The Occupational Safety and Health Administration (OSHA) recently issued a Guide to Restroom Access for Transgender Workers. The Guide was developed at the request of the National Center for Transgender Equality, who is an OSHA Alliance partner that works collaboratively with OSHA to develop products and materials to protect the safety and health of transgender workers.

OSHA's Sanitation standard requires that all employers under its jurisdiction provide employees with sanitary and available toilet facilities, so that employees will not suffer the adverse health effects that can result if toilets are not available when employees need them.

"The core principle is that all employees, including transgender employees, should have access to restrooms that correspond to their gender identity," said Dr. David Michaels, Assistant Secretary of Labor for OSHA. "OSHA's goal is to assure that employers provide a safe and healthful working environment for all employees." Many companies have implemented written policies to ensure that all employees, including transgender employees, have prompt access to appropriate sanitary facilities.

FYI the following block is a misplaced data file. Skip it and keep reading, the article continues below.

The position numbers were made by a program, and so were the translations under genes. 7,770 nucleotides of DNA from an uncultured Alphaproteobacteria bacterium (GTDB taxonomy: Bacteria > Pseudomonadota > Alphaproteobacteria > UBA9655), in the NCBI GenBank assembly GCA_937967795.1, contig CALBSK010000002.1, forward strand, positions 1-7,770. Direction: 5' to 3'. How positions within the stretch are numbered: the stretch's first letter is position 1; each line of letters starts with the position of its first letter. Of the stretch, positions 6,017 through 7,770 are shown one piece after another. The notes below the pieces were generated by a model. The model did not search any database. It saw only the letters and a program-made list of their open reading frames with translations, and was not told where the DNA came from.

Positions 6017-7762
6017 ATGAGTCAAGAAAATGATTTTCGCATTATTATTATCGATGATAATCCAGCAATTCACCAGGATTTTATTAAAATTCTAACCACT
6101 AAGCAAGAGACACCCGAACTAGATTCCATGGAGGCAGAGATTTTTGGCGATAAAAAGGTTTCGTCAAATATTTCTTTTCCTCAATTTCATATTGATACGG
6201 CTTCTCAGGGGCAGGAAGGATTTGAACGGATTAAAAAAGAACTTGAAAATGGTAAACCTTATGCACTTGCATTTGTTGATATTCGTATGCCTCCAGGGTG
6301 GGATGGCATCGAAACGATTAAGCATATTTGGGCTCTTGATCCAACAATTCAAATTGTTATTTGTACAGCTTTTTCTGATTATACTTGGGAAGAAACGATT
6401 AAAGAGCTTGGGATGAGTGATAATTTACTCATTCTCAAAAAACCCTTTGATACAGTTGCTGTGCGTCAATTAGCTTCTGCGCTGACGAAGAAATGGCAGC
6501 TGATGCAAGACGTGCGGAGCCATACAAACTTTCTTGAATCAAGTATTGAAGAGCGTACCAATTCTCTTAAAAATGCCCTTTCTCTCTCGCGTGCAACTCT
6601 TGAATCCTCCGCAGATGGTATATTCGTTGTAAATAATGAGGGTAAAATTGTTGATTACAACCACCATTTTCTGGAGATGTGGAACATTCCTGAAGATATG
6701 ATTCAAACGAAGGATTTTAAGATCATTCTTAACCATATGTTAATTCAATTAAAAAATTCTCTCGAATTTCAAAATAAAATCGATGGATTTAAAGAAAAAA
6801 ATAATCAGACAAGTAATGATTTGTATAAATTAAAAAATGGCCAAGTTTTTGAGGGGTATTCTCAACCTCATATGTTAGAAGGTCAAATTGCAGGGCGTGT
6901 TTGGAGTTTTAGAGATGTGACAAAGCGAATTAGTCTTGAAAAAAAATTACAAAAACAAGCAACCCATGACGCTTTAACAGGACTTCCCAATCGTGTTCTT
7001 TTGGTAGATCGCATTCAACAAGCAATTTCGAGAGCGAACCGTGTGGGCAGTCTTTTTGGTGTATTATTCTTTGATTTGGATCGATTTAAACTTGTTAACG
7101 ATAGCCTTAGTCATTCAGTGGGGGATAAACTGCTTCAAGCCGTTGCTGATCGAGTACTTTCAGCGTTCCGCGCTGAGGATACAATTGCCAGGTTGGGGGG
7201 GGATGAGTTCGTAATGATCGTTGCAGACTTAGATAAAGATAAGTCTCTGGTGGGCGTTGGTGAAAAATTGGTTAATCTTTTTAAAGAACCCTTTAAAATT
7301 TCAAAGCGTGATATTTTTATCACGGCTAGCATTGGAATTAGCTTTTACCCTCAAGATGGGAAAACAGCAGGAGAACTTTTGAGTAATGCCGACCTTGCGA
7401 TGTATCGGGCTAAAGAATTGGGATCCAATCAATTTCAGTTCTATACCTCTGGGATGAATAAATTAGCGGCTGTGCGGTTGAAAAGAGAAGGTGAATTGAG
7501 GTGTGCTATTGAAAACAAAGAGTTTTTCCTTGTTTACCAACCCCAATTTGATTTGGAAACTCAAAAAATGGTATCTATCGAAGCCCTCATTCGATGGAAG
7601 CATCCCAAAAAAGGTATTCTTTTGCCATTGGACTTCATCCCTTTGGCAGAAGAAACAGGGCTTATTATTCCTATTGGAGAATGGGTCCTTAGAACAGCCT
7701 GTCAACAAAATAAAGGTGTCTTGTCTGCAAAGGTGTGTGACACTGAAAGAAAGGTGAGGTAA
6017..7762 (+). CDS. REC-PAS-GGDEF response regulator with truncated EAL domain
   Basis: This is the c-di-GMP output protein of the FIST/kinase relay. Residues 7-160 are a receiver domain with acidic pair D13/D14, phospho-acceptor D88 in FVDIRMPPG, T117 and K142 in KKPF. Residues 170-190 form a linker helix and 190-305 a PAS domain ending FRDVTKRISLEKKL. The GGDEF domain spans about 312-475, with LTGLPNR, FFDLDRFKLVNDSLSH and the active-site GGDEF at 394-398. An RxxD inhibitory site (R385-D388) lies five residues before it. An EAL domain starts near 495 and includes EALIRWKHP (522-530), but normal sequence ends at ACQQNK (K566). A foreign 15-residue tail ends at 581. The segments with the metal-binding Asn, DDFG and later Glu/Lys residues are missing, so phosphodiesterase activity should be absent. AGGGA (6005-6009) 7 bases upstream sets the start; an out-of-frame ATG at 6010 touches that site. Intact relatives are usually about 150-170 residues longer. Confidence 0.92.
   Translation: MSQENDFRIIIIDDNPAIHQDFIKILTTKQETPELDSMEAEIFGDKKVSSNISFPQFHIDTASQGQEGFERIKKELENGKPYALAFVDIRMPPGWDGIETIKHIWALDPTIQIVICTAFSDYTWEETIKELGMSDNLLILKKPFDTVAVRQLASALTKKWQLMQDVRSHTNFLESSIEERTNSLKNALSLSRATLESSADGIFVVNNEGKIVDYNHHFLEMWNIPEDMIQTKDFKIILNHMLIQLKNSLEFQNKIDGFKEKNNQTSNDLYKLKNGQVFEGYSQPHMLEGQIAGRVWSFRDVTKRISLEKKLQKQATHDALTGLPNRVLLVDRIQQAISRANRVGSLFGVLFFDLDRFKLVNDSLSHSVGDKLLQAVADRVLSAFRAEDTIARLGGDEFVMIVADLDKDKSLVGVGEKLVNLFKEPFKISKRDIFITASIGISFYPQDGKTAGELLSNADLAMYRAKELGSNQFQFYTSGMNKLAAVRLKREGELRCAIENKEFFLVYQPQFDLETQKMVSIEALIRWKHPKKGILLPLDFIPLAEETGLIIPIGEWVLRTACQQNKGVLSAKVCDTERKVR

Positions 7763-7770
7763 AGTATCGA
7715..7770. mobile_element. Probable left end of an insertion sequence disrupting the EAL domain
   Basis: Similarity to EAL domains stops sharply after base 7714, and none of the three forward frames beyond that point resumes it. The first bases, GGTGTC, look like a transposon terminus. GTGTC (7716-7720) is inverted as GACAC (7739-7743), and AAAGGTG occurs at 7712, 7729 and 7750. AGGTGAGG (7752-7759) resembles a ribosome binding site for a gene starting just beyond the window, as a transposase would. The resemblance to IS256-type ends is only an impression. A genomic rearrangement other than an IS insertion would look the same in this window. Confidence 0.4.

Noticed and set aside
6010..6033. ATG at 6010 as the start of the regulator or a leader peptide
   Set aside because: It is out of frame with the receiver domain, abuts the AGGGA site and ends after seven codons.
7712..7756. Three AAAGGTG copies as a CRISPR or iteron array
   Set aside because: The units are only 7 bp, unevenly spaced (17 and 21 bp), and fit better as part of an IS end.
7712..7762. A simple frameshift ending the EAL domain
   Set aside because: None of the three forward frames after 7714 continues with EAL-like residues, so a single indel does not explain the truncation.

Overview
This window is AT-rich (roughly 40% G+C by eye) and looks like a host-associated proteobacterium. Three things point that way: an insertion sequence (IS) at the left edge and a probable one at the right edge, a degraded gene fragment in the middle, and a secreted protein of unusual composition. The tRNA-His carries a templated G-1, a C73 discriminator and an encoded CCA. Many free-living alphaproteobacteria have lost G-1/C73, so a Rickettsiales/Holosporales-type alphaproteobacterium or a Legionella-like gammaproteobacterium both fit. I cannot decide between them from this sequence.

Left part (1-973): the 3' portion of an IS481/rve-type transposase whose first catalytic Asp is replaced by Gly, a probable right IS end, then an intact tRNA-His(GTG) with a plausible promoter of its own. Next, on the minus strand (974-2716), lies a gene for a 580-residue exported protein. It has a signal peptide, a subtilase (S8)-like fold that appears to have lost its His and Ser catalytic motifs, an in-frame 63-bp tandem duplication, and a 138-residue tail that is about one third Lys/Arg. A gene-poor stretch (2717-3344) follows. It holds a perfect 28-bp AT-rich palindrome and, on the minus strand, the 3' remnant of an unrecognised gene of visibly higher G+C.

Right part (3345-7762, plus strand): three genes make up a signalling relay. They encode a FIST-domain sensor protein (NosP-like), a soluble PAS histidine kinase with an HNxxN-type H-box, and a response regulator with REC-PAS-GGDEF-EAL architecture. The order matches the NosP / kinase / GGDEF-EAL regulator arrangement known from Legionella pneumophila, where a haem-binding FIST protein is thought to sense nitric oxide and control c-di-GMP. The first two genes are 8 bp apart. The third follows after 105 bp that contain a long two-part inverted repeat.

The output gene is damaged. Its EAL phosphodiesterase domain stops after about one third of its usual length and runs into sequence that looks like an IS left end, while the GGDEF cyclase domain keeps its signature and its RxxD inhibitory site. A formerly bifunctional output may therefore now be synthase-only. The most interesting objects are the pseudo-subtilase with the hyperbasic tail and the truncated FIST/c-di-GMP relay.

OSHA's Guide includes a description of best practices and also makes employers aware of federal, state, and local laws that reaffirm the core principle of providing employees with access to restroom facilities based on gender identification. Under the Occupational Safety and Health Act of 1970, employers are responsible for providing safe and healthful workplaces for their employees. OSHA's role is to ensure these conditions are being met by setting and enforcing standards, and providing training, education and assistance. The Guide can be found at


The following House Bills were introduced in May 2015 by Representative Michael Henne:

  1. HB-205:
    1. Self-Insuring Employers. To modify the requirements for an employer to become a self-insuring employer for purposes of the Workers' Compensation Law, to transfer authority over the workers' compensation self-insurance program to the Superintendent of Insurance, and to allow certain employers and groups of employers to obtain workers' compensation coverage from a private workers' compensation insurer.
  2. HB-206:
    1. Industrial Commission Claim Statistics. To require the Industrial Commission to keep statistics on individual hearing decisions of contested workers' compensation claims.
  3. HB-207:
    1. Workers' Compensation Surplus Fund. To allow a state fund employer to have a workers' compensation claim that it is likely to be subrogated by a third party paid from the surplus fund account rather than charged to the employer's experience.